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PHP5: const and class scope problems


Say I have a class with a constant in it. I also have a variable in
that class that I would like to set to that constant as the
initialization value. Why doesn't the following work?

class Square
{
const DEFAULT_SIZE=5;
var $size=self::DEFAULT_SIZE; // how do i set $size to DEFAULT_SIZE?
}

$r= new Square();

Errors are:

PHP Fatal error: Cannot access self:: when no class scope is active in
C:\src\test\consttest.php on line 9

Fatal error: Cannot access self:: when no class scope is active in
C:\src\test\consttest.php on line 9

Which is wrong, because a class scope is active!! I think it is trying
to inline the code, and it is doing it incorrectly.

-d
Jul 17 '05 #1
4 23146
Doug wrote:
Say I have a class with a constant in it. I also have a variable in
that class that I would like to set to that constant as the
initialization value. Why doesn't the following work?

class Square
{
const DEFAULT_SIZE=5;
var $size=self::DEFAULT_SIZE; // how do i set $size to DEFAULT_SIZE?
}

$r= new Square();


Bad OOP. :)

Try this:

class Square {

const DEFAULT_SIZE = 5;
public $size; // 'var' is deprecated in PHP5

public function __construct() {
$this->size = $this->DEFAULT_SIZE;
}

}

$r = new Square();
Jul 17 '05 #2


Berislav Lopac wrote:
Bad OOP. :)
On the contrary, In I believe this is great OOP. :) Even if it is bad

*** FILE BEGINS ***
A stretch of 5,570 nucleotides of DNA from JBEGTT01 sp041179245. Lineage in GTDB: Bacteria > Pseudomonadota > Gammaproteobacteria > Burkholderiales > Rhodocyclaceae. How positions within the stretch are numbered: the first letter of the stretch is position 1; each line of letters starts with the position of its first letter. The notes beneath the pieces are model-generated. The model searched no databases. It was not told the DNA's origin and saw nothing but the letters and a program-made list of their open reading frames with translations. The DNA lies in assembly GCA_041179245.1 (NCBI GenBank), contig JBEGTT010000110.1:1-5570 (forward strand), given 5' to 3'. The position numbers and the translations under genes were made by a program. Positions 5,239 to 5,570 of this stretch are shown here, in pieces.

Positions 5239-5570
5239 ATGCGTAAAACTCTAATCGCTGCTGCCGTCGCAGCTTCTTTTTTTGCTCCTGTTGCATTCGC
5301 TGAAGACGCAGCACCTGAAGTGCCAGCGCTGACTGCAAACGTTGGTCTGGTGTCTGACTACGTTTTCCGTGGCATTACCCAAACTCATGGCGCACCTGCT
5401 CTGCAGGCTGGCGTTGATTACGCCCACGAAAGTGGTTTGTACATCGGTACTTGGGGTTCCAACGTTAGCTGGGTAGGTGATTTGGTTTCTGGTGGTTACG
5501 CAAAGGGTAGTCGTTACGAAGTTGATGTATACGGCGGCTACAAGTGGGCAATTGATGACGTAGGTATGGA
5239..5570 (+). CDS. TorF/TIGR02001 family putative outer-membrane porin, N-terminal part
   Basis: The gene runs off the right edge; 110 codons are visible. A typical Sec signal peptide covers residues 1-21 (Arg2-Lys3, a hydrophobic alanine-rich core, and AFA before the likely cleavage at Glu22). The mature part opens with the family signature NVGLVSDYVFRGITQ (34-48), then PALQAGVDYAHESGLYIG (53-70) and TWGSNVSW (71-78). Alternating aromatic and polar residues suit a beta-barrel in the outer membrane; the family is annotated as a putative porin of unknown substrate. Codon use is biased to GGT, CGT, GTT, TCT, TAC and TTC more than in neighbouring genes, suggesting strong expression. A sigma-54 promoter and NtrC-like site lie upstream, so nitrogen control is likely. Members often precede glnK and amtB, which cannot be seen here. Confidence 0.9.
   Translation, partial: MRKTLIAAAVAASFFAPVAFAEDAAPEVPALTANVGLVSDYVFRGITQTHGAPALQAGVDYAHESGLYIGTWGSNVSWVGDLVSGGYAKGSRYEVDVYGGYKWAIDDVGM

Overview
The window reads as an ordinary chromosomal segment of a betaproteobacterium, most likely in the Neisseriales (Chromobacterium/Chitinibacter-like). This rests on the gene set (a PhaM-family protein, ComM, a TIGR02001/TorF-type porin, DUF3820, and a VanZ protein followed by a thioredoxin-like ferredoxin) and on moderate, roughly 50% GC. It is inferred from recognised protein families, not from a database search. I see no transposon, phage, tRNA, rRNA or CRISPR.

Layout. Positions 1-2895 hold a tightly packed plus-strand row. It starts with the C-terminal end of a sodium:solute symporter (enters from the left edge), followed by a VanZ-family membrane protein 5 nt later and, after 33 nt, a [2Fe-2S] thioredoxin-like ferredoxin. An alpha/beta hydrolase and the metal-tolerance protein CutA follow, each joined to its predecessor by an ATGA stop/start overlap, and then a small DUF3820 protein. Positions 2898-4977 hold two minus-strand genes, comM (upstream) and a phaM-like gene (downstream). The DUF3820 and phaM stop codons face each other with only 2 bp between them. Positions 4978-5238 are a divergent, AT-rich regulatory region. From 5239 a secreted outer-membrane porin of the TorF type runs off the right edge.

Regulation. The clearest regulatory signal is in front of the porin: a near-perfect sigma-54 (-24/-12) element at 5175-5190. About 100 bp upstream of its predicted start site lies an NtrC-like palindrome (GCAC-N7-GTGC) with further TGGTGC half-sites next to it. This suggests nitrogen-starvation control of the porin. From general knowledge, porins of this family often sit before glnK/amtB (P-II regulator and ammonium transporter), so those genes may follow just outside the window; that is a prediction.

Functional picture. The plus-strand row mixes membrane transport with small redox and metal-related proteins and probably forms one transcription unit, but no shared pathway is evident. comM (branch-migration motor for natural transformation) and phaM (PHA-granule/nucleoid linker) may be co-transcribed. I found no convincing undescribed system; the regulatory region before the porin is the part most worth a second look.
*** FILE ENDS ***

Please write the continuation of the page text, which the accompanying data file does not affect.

OOP, it still shouldn't cause a compile-time error. Constant
initializers are allowed for any variable.

Example:

class Square {
public $size=5;
}

$r = new Square();

works just fine. As does this example given in the PHP5 manual:

class SimpleClass
{
// member declaration
public $var = 'a default value';

// method declaration
public function displayVar() {
echo $this->var;
}
}

From the manual: In PHP 4, only constant initializers for var variables
are allowed.

And that goes for PHP 5 too. This even works:

class Constants
{
const DEFAULT_SIZE=5;
}

class Square
{
var $size=Constants::DEFAULT_SIZE;
}

The ONLY difference is that when you try to use a constant from the
class' own definition. In that case, it can not find the constant,
saying no class scope is active.

-d

Try this:

class Square {

const DEFAULT_SIZE = 5;
public $size; // 'var' is deprecated in PHP5

public function __construct() {
$this->size = $this->DEFAULT_SIZE;
}

}

$r = new Square();

Jul 17 '05 #3
Doug wrote:
The ONLY difference is that when you try to use a constant from the
class' own definition. In that case, it can not find the constant,
saying no class scope is active.


Maybe because the class is not completely loaded at that point.
Jul 17 '05 #4
Zurab Davitiani wrote:
Maybe because the class is not completely loaded at that point.


Indeed, because it is an interpreted language, PHP wouldn't create a
scope for the class until AFTER the class has bee interpreted. Remember
that rule about only being able to reference stuff AFTER it's declared?
well, you can only reference the class AFTER it's been declared, which
means the constant too, as it is part of the class.
Jul 17 '05 #5

This discussion thread is closed

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